3. Get out of your own way
If emotional distress is the playground of the ego, then the rowdy angry voices of little kids on the playground is the language of the ego. When you're in a close and committed relationship, realize that for many of you, your relationship will be tested. The chances of projecting your emotions outward onto others is very high and increases the longer you shelter in place. With honest and open communications your relationship can deepen and become more satisfying and move you closer to each other, making your confinement, not just tolerable, but even pleasant. This is side stepping fear, getting out of your own way and allowing your authentic self to step forward. This means quieting the rowdy voices of the little playground kids to gain the proper perspective. When times get tense and on the verge of conflict ask yourself this question. Do you want to be right, or do you want to be happy.
4. How our relationships can make the difference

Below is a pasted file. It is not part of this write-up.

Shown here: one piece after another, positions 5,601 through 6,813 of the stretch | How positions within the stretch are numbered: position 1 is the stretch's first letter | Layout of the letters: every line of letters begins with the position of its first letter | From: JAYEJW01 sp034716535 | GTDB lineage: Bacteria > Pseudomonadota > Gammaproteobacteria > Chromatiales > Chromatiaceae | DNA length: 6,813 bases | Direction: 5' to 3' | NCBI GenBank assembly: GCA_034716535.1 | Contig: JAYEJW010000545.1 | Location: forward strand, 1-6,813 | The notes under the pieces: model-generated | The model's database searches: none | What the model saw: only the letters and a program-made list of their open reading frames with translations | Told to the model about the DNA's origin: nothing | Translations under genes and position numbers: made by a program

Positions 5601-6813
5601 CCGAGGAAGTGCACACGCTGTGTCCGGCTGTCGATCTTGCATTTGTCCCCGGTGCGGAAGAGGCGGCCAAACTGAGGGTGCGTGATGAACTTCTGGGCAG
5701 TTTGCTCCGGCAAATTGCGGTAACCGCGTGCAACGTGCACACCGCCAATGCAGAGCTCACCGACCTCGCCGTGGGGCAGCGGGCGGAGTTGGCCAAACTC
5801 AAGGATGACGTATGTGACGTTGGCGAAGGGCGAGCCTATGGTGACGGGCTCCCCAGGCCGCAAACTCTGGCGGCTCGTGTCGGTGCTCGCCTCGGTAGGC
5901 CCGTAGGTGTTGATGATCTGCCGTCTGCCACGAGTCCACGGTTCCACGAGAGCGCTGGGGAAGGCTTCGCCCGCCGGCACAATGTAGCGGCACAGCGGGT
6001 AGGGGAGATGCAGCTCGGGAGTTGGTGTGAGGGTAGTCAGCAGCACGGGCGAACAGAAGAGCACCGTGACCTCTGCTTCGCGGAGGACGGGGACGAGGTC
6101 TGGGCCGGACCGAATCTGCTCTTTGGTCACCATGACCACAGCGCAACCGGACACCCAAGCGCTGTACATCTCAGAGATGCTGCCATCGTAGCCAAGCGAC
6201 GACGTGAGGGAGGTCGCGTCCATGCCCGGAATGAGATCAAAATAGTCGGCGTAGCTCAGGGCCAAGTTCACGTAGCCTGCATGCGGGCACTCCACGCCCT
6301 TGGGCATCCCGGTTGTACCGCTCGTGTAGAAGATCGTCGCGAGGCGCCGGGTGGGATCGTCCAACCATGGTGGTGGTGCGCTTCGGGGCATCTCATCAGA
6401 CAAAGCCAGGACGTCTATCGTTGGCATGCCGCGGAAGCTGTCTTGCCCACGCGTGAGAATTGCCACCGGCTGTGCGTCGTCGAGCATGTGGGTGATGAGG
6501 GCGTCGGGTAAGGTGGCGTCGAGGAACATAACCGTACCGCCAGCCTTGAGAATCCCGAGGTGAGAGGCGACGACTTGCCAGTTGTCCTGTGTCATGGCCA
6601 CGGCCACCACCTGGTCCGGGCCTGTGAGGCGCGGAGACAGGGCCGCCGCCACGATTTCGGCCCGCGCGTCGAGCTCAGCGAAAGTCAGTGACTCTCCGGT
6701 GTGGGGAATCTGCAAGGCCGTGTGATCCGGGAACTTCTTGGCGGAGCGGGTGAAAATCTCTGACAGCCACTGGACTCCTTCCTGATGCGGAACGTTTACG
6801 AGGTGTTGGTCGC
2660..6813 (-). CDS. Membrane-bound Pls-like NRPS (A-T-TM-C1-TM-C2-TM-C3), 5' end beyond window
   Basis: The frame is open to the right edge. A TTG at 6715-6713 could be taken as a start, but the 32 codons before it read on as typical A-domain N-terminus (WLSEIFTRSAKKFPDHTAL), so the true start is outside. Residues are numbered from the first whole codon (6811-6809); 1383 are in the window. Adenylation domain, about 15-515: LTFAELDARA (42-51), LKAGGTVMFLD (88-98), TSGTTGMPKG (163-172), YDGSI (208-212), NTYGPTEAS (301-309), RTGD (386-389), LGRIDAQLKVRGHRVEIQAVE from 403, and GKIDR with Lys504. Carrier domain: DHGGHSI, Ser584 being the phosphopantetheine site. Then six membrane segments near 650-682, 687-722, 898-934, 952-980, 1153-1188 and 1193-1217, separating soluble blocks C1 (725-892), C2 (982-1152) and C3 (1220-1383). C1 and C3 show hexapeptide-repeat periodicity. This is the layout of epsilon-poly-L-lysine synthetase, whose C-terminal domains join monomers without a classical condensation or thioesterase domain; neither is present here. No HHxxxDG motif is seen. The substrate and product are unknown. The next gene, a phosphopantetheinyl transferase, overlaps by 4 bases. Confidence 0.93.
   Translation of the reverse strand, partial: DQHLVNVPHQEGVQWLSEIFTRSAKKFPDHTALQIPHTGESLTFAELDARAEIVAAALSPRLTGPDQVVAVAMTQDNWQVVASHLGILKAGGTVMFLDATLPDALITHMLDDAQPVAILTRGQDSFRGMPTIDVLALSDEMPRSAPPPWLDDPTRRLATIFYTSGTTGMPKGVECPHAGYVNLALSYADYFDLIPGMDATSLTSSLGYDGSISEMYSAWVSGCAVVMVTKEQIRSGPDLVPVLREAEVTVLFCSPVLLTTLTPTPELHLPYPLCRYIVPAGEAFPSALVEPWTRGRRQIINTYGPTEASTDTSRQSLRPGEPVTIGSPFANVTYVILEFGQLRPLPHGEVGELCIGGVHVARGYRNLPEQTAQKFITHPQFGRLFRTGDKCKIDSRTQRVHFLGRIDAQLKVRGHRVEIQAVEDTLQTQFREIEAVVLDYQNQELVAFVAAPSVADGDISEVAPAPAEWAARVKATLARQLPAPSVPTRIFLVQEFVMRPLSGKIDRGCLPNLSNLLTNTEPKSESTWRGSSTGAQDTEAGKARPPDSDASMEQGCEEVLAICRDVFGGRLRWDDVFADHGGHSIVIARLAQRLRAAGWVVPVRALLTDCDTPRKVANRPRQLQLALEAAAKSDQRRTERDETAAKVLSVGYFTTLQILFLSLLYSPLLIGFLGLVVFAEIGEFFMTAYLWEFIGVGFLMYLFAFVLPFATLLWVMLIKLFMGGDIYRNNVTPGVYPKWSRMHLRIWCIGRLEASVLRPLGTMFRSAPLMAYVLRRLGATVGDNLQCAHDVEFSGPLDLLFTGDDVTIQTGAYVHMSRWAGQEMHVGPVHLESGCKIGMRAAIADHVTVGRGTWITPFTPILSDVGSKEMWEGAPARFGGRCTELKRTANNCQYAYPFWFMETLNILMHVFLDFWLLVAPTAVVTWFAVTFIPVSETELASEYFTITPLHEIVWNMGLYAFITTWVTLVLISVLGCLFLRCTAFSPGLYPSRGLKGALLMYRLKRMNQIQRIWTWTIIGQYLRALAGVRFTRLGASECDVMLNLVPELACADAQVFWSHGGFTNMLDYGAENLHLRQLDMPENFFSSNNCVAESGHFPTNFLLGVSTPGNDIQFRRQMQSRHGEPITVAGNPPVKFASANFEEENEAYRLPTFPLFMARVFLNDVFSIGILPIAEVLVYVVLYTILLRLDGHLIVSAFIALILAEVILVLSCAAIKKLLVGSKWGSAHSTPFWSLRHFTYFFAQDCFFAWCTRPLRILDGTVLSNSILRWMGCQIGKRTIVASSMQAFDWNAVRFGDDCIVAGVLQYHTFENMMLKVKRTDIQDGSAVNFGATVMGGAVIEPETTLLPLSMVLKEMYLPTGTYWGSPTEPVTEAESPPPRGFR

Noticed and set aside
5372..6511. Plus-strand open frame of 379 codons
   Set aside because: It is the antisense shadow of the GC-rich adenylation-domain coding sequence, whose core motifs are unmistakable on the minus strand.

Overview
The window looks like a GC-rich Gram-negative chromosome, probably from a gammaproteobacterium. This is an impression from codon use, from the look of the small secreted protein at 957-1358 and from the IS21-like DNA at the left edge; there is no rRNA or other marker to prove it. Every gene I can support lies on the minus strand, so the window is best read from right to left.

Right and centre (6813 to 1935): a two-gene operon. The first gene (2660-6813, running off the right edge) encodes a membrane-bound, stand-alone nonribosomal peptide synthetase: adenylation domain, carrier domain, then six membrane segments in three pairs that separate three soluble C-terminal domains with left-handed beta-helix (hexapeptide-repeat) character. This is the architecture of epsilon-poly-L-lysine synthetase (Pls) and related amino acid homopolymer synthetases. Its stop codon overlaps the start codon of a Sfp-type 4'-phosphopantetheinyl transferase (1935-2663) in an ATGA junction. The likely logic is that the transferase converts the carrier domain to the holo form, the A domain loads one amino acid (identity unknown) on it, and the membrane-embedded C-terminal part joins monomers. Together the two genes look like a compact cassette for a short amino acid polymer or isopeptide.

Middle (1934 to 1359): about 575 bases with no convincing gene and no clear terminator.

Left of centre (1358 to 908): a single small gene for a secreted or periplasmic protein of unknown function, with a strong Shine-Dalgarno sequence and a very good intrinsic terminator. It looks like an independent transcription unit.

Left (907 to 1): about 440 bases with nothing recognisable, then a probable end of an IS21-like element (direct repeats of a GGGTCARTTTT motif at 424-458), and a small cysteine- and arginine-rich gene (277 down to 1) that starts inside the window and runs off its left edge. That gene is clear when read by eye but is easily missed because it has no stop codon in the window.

When you're in a close committed relationship and now find yourself confined with that
person, chances are your relationship will be tested. This could be the opportunity to build on, practice and improve your relationship skills. If your relationship was struggling before now, confinement may present the chance to make needed repairs and get things back on track. If you feel your relationship is beyond repair and confinement imposed by this pandemic confirmed this, make no decisions now and get very clear that your reasons are unrelated to the confinement your experiencing that will eventually pass. When conflicts do arise A Course in Miracles (ACIM) (Psychotherapy pamphlet) offers skills, I cover in my book, that can be very helpful in working through conflicts.
Listening – hear the emotions behind the words